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24.  See GOC Comments, at 5-9.

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25.  See Petitioner's Response to GOC Comments, at 4-7.

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26.  See Canada CVD Initiation Checklist, at Attachment II.

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27.  See section 702(c)(4)(D) of the Act; see also Canada CVD Initiation Checklist, at Attachment II.

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28.  See Canada CVD Initiation Checklist, at Attachment II.

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30.  See Canada CVD Initiation Checklist, at Attachment II.

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31.  See Petition, Volume I, at 34 and Exhibit 27.

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32.  Id., at 28-30, 34-67 and Exhibits 2, 3, 19, 24, 26-27, 29, 32, 34, 36-53, and 59-60; see also Petition Supplement, at 9 and Exhibit 59.

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33.  See Canada CVD Initiation Checklist, at Attachment III, Analysis of Allegations and Evidence of Material Injury and Causation for the Antidumping and Countervailing Duty Petitions Covering Certain Softwood Lumber Products from Canada.

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34.  See Trade Preferences Extension Act of 2015, Public Law 114-27, 129 Stat. 362 (2015).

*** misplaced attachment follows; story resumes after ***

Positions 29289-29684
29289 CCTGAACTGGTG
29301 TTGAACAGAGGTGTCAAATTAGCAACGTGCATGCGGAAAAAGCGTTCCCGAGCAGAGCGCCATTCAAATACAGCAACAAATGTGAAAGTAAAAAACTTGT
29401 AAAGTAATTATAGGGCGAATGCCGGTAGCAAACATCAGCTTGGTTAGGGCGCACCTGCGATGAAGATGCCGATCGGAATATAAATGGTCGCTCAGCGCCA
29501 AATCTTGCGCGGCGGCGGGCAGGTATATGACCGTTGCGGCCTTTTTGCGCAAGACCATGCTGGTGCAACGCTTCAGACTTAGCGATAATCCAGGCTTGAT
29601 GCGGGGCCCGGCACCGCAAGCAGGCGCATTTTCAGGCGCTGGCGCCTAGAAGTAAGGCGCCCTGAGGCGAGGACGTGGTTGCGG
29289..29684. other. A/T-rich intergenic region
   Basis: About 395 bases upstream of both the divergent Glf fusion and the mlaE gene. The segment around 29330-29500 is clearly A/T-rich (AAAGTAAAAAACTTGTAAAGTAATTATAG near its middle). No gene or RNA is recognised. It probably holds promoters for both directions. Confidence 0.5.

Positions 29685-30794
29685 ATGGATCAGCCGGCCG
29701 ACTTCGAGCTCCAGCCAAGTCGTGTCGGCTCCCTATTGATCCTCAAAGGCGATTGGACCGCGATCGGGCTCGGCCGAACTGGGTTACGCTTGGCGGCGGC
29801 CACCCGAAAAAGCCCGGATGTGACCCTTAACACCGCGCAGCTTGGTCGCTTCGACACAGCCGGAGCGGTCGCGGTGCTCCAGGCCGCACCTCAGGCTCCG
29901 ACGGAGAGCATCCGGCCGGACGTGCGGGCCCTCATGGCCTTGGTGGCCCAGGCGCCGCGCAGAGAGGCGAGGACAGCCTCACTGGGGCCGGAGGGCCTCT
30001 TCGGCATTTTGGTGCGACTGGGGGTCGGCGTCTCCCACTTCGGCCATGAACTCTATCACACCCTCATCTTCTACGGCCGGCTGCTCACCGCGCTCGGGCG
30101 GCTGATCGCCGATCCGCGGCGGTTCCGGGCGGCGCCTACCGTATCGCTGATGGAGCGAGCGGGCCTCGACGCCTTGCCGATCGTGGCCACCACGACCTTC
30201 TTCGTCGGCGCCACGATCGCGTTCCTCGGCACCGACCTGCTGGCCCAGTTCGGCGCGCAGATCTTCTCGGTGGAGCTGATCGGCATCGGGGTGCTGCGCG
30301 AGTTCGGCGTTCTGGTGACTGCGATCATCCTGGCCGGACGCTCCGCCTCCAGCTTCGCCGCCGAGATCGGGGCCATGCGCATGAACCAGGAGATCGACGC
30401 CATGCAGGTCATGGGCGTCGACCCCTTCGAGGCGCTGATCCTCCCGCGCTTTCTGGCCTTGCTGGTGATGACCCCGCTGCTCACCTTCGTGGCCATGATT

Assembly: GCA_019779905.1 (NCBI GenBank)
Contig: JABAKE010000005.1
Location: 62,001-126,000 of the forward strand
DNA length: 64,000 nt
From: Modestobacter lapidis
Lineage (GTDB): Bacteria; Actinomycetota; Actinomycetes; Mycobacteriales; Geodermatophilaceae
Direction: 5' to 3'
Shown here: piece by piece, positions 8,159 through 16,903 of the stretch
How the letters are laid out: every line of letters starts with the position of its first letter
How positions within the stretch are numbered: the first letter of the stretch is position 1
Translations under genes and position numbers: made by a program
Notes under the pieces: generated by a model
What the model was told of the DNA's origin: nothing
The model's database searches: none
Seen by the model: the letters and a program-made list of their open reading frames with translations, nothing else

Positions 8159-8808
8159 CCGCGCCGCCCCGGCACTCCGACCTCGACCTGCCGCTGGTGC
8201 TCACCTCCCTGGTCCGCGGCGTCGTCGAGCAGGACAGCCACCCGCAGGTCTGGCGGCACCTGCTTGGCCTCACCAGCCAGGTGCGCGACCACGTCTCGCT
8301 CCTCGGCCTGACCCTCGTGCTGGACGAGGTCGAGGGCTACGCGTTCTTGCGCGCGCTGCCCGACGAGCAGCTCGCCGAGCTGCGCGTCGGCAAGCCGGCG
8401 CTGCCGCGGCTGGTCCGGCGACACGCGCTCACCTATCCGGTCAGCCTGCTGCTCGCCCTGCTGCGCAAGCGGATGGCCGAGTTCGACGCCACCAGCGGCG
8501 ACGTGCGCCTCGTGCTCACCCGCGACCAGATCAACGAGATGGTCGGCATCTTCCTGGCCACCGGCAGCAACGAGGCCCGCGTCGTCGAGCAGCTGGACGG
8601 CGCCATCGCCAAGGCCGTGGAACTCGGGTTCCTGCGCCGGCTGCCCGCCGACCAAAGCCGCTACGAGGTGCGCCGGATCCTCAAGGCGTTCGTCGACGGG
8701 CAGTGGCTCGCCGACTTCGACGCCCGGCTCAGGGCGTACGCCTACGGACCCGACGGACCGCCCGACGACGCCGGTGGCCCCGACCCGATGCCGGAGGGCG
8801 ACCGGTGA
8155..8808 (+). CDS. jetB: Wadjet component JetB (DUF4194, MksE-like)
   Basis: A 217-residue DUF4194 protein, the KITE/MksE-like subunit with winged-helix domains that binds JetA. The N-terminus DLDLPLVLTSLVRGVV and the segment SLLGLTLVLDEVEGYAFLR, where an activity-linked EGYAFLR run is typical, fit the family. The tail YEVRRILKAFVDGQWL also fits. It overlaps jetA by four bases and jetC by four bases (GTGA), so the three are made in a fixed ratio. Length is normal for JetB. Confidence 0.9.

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35.  See Dates of Application of Amendments to the Antidumping and Countervailing Duty Laws Made by the Trade Preferences Extension Act of 2015, 80 FR 46793 (August 6, 2015) (Applicability Notice).

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37.  See Petition, Volume I, at 67-78.

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38.  See 19 CFR 351.102(b)(40) (providing that a proceeding begins on the date of the filing of a petition).

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40.  See id.

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41.  See Petition, Volume III, at 231-236.

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42.  See id. at 69-70.

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43.  See id. at 70-72 and Exhibits 39, 64, 65, 67. Petitioner notes that there was a one-year “standstill” period during which domestic industry was not permitted to file a CVD petition. Id. at 70-72.

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44.  See id. at 72-73.

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45.  See id. at 73-74.